Canadian Women in Animation

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The Academy of Motion Picture Arts and Sciences will be holding it’s 11th annual Marc Davis Lecture (now known as the “Marc Davis Celebration of Animation”) on Wednesday October 17th. This year the topic is Canadian Women In Animation with a panel discussion featuring Oscar nominees Janet Pearlman, Wendy Tilby, Caroline Leaf, Amanda Forbis and last year’s Oscar winner, Torill Kove (The Danish Poet). Charles Solomon will moderate the panel and host the evening. The program will be presented at the Samuel Goldwyn Theatre in Beverly Hills, starting at 7:30pm. Tickets are $5 (students $3). Click for more info.


  • Chuck R.

    “Cinderella Penguin” was screened at the first Tournee of Animation I ever saw, I barely remember it, but I’d love to see it again. To me, “The Street” is a classic and can hold it’s own against any indy short, past and present. I wish I could comment on the others, but my question is this:

    Why do we always see films like these (as well as Joanna Quinn’s films) under the banner “Women in Animation?” Why can’t these filmmakers be treated like filmmakers —period? Aren’t these screenings just ghettoizing women in the industry the same way the Academy ghettoizes animation instead of treating it like film?

  • http://tangoland.com Cynthia

    “Why can’t these filmmakers be treated like filmmakers —period? Aren’t these screenings just ghettoizing women in the industry the same way the Academy ghettoizes animation instead of treating it like film?”

    Good point! As a “woman in animation” myself I would prefer to be seen as an artist, leave my sex out of it. It does continue to marginalize the presence of women in the business, although I think the idea is to “empower thru exclusivity”. I never attend “women in animation” events as I don’t feel being a woman makes me any more special, unique or in need of exclusive meetings or events. I just want to draw.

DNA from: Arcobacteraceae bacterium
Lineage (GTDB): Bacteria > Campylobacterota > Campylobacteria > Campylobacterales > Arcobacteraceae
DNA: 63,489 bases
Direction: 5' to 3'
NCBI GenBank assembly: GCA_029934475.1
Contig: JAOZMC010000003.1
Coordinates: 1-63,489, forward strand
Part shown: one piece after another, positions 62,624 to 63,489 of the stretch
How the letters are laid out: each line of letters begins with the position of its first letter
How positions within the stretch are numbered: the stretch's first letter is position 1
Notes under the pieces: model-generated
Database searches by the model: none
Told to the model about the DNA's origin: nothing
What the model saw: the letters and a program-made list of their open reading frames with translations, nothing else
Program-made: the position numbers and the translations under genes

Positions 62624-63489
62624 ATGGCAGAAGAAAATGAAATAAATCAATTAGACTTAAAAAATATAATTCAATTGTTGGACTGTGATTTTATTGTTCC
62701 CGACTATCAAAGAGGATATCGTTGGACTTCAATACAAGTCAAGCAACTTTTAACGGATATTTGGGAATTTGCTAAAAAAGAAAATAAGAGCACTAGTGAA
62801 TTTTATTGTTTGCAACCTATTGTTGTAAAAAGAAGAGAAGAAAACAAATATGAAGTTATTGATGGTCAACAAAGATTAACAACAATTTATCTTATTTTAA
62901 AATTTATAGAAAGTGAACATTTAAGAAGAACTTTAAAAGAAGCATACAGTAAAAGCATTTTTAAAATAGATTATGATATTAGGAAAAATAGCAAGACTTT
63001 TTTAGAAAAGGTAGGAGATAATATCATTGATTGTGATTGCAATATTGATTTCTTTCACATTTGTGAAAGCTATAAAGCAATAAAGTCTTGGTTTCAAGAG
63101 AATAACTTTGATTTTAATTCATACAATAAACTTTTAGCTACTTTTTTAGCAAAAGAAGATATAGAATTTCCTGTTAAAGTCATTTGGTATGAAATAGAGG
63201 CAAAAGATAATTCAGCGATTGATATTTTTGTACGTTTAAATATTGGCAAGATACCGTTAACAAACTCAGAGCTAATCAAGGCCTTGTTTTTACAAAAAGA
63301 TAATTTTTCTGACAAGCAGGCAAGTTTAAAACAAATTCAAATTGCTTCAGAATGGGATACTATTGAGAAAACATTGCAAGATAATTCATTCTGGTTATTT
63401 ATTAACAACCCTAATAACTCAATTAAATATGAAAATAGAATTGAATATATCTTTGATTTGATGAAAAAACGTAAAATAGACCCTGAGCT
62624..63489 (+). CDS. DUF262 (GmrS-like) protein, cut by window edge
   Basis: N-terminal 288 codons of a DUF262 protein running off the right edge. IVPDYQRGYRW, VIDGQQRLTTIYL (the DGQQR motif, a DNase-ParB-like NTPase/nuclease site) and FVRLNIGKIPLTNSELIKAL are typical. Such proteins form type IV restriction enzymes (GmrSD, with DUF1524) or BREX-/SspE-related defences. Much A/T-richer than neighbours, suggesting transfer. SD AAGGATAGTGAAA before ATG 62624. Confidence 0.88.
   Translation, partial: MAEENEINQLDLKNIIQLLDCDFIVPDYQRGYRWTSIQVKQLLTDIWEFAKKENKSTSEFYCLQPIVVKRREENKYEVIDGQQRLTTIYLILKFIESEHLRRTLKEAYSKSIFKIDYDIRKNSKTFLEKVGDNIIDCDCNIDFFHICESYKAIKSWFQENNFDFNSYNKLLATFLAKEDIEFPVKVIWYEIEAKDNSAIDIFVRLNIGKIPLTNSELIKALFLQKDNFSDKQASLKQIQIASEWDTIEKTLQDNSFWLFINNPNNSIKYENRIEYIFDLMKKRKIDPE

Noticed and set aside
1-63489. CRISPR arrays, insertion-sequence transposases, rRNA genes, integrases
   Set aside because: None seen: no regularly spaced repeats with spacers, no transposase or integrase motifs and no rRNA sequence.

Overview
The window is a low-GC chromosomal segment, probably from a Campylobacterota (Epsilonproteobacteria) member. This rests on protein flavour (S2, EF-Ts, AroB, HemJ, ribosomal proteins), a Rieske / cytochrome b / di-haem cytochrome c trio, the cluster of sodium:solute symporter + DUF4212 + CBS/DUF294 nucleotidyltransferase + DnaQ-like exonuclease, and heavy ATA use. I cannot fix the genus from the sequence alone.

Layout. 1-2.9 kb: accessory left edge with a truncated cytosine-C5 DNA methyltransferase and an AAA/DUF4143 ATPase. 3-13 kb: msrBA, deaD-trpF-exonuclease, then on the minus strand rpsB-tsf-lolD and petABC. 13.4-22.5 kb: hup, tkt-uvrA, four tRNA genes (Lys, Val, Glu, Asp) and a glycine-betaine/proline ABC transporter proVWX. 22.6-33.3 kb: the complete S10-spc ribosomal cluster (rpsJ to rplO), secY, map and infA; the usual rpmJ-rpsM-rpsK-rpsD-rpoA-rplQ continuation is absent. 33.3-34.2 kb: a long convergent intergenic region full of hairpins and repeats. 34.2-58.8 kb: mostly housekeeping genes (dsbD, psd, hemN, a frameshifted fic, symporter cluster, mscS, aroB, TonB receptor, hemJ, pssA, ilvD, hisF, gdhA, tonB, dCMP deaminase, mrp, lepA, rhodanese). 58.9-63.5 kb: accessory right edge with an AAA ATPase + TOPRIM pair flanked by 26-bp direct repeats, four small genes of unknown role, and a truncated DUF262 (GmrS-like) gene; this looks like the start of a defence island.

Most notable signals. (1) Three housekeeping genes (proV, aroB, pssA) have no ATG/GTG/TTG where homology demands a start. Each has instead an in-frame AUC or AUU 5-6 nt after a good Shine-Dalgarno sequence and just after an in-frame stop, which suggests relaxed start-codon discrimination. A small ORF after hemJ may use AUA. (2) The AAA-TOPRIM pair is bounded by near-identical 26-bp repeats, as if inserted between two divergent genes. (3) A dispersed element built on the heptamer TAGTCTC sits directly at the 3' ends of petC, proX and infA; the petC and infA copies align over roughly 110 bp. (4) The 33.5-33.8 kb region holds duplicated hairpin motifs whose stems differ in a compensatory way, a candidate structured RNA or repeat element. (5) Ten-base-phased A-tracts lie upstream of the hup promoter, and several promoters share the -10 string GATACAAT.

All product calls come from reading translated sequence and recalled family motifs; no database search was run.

Plus…are women really in that much of a need of special tailor made events and support? It seems to me that animation is very female oriented today, especially with the glut of shows were the boys always play the stupid, subordinate characters to the more gutsy, smart and athletically inclined girls. We gals have enough representation in this biz as it is…even if it’s not entirely based in truth.

  • Heather

    It’s interesting that every director on the panel was/is produced by the National Film Board’s animation studio in Montreal, Quebec. It might have been really fun to see a panel with more regional diversity (in terms of where they make their work in Canada) & racial diversity.

  • Chris L

    Oh man, When The Day Breaks is one of my favorite shorts. I saw it when I got the The Animation Show’s DVD. I had known it was animated by a woman but I never give that any thought to that when I watch something. I don’t think, “Oh wow, who would have thought this was made by a woman?” Its simply a wonderful short cartoon by a fantastic animator.

    Oh and to the comment about female oriented shows. I don’t care as long as it leads to interesting characters. If strong, interesting female characters and stupid, interesting male characters happen to be fashionable to the PC crowd, then whatever. Just don’t homogenize cartoons.

  • Lotte Ann Ratinger

    “We gals have enough representation in this biz as it is…even if it’s not entirely based in truth.”

    Hmmm… Quick! Name 5 big studio women directors! Name one female that owns/is CEO of a big studio!

    I would be surprised if most people could. Women are still grossly UNDERREPRESENTED in the biz, in the books, at universities, in anim mags, anim websites and onscreen. Sure, guys are earning off of creating gurrl characters and makin the guys look dumb sometimes. Who cares if they’re the ones takin home the bucks and glory?